BAHAMAS© Walt StearnsTiger BeachThe Bahamas has something for everyone. There are wrecks, reefs, blue holes, all filled with a vast array of marine life. But it’s very difficult to think of anywhere that is more iconic than Tiger Beach when you are thinking about the best dive site in the Bahamas. Technically, Tiger Beach is not really a single site that you can cover in one or two dives. If you leave the West End of Grand Bahama, then cruise for around an hour, you will find yourself in an area of some 50 square km that is known as a whole as Tiger Beach. And what is Tiger Beach known for? Well, the clue is in the name… tiger sharks.

Nobody knows quite why, but this area is where pregnant tiger sharks congregate to chill, while preparing to release their babies into the wild. To add to the mystery, nobody knows where this release happens. But regardless, this means a stunning experience awaits.

The site itself is a relatively shallow sandy area, seemingly quite innocuous. But once you are in the water, things change. There are large numbers of lemon sharks and Caribbean reef sharks, in themselves, impressive enough.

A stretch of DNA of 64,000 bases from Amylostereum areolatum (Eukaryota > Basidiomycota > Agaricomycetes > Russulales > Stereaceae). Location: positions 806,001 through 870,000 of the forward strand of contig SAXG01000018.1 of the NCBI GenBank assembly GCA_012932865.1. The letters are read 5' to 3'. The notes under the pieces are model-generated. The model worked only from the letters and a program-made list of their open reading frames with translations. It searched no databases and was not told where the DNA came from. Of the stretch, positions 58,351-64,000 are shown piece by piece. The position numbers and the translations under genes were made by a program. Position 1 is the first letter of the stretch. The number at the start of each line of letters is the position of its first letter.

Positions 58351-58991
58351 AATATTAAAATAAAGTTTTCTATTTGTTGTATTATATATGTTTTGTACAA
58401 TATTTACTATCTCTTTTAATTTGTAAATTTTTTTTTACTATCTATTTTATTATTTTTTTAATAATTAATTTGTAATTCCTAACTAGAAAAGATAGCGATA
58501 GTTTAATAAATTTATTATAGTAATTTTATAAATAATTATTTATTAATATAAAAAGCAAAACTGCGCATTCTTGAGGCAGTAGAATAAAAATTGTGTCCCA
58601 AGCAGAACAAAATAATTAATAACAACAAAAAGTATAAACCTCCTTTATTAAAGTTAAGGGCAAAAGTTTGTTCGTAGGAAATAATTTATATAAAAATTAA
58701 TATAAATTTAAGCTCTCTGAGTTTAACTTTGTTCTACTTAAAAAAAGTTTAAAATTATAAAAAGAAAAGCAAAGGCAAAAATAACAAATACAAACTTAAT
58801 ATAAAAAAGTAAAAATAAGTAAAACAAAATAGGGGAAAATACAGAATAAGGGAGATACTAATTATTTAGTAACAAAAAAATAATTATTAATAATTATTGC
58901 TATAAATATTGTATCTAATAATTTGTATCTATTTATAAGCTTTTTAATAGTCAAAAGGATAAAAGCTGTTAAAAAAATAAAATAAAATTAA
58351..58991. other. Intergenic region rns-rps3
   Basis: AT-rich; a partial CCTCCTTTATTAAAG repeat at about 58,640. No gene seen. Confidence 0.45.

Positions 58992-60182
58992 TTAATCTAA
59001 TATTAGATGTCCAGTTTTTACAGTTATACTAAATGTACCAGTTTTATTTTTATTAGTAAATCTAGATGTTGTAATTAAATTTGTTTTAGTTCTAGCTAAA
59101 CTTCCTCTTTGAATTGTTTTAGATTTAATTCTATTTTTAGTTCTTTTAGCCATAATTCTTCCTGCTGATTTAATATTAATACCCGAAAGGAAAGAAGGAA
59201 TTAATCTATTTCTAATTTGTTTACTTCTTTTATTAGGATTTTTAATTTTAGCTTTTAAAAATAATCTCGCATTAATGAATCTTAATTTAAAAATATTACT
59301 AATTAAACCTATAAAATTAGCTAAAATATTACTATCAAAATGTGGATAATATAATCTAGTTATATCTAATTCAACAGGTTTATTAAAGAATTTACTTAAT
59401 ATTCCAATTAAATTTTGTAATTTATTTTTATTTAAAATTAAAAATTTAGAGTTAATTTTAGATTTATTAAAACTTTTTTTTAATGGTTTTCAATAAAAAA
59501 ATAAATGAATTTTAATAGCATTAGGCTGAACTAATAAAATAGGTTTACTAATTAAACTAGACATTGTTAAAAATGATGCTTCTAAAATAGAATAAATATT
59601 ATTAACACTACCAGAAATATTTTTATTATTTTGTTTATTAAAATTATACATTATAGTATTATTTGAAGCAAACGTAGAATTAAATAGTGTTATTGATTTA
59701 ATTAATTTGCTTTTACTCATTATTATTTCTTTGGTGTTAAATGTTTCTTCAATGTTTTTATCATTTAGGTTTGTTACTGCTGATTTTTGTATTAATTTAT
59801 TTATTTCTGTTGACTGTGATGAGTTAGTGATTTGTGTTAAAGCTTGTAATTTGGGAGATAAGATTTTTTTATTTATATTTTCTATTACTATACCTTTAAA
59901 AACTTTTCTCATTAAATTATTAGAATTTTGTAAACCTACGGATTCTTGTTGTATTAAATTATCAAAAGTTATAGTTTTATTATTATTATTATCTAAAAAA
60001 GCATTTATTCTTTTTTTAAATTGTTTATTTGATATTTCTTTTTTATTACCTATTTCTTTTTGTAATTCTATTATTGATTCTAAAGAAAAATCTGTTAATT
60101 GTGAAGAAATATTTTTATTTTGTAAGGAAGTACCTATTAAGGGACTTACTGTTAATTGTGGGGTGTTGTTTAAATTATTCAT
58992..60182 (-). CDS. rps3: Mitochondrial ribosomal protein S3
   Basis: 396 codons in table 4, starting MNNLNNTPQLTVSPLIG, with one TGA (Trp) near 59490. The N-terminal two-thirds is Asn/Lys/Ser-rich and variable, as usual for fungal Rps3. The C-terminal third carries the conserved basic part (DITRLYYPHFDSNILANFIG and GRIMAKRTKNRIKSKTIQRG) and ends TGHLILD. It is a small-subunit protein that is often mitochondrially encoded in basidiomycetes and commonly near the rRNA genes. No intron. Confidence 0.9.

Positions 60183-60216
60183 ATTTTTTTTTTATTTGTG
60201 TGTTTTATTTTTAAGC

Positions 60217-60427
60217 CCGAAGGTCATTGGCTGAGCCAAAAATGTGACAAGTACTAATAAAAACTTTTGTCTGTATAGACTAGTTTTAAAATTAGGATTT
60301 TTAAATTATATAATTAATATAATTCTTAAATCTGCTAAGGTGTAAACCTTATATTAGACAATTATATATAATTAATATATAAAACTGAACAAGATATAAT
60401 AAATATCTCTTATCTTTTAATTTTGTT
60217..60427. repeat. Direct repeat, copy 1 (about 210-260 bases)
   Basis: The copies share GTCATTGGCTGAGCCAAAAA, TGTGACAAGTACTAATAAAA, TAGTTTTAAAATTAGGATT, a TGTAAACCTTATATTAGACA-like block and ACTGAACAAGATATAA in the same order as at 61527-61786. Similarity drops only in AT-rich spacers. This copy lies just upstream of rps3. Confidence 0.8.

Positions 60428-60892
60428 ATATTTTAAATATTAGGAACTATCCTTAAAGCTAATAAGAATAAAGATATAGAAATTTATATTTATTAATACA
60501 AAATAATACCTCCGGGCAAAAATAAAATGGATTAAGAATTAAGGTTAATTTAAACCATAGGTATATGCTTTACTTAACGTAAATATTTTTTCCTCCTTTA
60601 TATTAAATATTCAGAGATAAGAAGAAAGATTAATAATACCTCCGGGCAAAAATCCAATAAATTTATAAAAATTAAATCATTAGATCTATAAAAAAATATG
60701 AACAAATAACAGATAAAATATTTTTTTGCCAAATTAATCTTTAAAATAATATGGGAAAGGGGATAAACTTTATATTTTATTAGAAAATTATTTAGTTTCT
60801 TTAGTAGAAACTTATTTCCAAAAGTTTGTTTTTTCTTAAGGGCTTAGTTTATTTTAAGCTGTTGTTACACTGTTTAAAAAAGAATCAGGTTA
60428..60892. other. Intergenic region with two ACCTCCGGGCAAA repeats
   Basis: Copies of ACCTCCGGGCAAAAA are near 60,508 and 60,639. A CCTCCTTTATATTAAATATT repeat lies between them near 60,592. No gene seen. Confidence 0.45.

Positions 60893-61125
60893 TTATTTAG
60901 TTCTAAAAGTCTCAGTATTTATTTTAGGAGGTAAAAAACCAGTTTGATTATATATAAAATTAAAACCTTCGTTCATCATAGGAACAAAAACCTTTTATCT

But pregnant tiger sharks really make things impressive. Also, as individuals tend to stay in these shallow waters for several months on end, dive crews can get really familiar with these ladies, often almost considering them as friends. During a trip to Tiger Beach, you will generally get to know, and discern, specific individuals yourself.

And there is a cherry on this toothy cake too. If you head to Tiger Beach at the right time of year, you can also see giant hammerheads in the same place, cruising with the tigers. An experience that you really can’t get anywhere else in the world.

You would think that this would be enough, but variety is the spice of life. And it’s not all about the sharks. Tiger Beach is also home to a multitude of very healthy reef networks, mini walls, and of course, the continental shelf, where the drop off plunges down to more than 600m.

Did you know?Tiger sharks have broad diets... They eat everything from albatrosses, venomous sea snakes and other sharks to manmade objects like paint cans, leather jackets, rubber tyres, and even vehicle licence plates!Essential informationLocation: Grand Bahama, the Bahamas
Depth: 6m
Diver level: Beginner to advanced

Who to dive with
Master Liveaboards